Energy Efficiency on the World Stage

The place where all the concerns and possibilities of the coming New Energy economy meet is called Energy Efficiency. Energy Efficiency offers a faster and more accessible path to meeting rapidly rising energy demand, providing energy security in an ever more dangerous world and addressing global climate change. It also offers jobs the sluggish economy urgently needs and the energy-cost savings that can fund the buildout of New Energy.
Despite the highest hopes of New Energy advocates and developers, installed capacity growth on a big enough scale to meet unchecked rising world energy demand in the near term could only happen with a massive and sustained commitment. Such a commitment will not come in industrial societies where Old Energy's vested interests refuse to give way.
In the absence of such a massive commitment, Energy Efficiency is the necessary and best alternative. Energy Vision Update 2010; Towards a More Energy Efficient World describes the world’s renewed commitment to Energy Efficiency, the most redeeming feature of an otherwise disappointing December international climate change summit in Copenhagen.
The fastest, cheapest way to make the biggest impact on the available domestic energy supply is with negawatts, the label energy visionary Amory Lovins gave to getting more output with less energy. Closing the efficiency gap between available and cost-effective options and the wasteful way energy is presently used will not only reduce the pressure on world resources; it will also save money, an estimated $2-to-$4 for every dollar spent. Those are dollars that can be invested in New Energy infrastructure. (Such a deal!)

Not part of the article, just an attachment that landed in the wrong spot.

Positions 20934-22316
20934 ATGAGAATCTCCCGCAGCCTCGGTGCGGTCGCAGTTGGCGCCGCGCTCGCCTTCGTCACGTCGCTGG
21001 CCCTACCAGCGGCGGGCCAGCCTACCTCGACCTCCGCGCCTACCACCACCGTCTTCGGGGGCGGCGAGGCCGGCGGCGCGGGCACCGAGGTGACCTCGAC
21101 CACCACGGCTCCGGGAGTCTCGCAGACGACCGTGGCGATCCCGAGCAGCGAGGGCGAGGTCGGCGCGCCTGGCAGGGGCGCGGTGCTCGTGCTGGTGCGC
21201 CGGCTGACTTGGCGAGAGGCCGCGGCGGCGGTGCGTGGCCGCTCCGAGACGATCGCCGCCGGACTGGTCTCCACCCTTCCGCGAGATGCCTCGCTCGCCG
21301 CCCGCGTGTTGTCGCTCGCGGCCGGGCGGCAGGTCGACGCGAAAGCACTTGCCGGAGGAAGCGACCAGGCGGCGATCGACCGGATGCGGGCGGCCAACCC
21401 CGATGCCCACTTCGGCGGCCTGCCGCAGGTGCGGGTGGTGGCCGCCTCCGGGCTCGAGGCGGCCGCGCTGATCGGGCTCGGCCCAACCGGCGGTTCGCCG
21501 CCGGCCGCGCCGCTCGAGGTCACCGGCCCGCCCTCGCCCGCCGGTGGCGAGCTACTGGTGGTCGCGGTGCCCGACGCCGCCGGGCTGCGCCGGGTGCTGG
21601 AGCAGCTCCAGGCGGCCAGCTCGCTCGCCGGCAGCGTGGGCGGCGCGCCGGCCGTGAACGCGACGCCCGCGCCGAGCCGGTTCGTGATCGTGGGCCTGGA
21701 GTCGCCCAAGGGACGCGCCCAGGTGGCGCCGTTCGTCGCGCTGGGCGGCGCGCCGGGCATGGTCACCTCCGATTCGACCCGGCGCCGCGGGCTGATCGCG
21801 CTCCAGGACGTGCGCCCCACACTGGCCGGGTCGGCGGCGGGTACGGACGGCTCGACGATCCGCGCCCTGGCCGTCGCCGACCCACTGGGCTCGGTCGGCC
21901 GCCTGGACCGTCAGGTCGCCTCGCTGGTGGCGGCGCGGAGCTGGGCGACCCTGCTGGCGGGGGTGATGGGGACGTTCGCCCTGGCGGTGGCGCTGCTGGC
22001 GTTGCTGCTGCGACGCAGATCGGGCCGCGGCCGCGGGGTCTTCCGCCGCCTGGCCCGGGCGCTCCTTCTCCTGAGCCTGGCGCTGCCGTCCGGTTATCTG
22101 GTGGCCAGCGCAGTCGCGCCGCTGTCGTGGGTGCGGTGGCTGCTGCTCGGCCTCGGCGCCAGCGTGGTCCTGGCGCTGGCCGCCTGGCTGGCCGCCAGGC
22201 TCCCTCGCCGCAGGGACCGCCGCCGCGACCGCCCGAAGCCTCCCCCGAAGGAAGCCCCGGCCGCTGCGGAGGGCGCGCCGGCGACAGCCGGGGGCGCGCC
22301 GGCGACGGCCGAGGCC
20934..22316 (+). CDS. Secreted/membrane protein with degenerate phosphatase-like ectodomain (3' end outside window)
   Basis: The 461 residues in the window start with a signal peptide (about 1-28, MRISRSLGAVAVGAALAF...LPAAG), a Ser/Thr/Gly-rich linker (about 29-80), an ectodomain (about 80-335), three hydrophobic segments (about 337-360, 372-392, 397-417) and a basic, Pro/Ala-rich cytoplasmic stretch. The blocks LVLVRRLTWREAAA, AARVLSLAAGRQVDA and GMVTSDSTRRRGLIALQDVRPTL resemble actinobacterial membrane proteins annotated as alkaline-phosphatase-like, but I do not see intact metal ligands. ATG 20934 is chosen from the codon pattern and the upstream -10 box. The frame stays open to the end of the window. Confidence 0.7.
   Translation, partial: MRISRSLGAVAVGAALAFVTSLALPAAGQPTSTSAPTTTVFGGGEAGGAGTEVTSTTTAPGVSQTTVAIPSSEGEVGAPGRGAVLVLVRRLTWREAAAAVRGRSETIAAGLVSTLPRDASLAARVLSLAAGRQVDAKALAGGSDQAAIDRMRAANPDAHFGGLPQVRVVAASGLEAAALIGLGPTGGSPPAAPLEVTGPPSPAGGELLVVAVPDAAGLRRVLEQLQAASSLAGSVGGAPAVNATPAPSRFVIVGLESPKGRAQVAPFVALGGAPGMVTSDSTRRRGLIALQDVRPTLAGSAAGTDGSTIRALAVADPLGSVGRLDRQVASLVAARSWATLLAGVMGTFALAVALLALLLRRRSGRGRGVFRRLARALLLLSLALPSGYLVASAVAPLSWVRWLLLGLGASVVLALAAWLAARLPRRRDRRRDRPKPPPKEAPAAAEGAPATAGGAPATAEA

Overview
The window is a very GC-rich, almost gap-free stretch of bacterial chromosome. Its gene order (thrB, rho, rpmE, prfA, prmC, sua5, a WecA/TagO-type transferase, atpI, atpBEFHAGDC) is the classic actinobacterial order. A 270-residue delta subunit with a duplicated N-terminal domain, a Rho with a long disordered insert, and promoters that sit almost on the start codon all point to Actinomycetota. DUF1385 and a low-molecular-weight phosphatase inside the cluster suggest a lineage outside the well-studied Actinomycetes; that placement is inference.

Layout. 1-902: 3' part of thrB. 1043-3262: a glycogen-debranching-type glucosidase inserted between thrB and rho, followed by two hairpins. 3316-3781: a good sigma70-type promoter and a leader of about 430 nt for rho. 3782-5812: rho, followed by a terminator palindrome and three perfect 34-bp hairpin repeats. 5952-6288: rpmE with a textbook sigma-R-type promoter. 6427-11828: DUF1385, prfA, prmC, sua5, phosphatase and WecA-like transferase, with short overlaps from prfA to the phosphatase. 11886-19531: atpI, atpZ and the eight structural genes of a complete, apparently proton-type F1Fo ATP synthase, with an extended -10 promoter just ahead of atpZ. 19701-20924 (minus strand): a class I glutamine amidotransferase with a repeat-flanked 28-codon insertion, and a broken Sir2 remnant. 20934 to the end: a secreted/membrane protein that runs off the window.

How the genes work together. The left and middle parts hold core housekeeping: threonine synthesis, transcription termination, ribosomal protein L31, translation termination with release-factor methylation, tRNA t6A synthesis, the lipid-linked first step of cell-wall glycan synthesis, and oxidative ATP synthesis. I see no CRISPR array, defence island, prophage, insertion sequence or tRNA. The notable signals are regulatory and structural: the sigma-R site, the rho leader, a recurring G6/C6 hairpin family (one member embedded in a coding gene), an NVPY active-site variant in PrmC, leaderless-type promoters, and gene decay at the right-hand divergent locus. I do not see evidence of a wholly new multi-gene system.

Even the most pessimistic scenarios about recovery and growth in Western industrial economies nevertheless foresee rising energy consumption around the world. Demand will be driven by, if nothing else, the continuing march out of poverty and into the middle class of billions of people in India, China, Brazil, Indonesia, Korea and Southeast Asia.
But even if the world had not already had enough of oil tanker spills and deadly coal mine disasters, it is becoming clear the Old Energy infrastructure - even augmented by the rapidly expanding capacities of the New Energies - cannot fully meet predicted levels of near-term demand without a complimentary expansion of Energy Efficiency tools and capabilities.
Happily, the advance of Energy Efficiency is happening around the world without the need for international agreements or leadership from the U.S. Senate (neither of which, it would seem, is within reach on this or any important topic). China is building new, high voltage transmission. South Korea is pioneering Smart Grid technology. And the entrepreneuers of silicon vallies from Massachusetts and California to Bangalore, their high tech toy sales dwindling and the realization rising that a world without adequate electricity is not one in which they can prosper, are turning with all their desperate passion to Energy Efficiency.
Hope, with springtime, is in the air.
This post is based on Energy Vision Update 2010; Towards a More Energy Efficient World (March 2010, World Economic Forum with IHS Cambridge Energy Research Associates)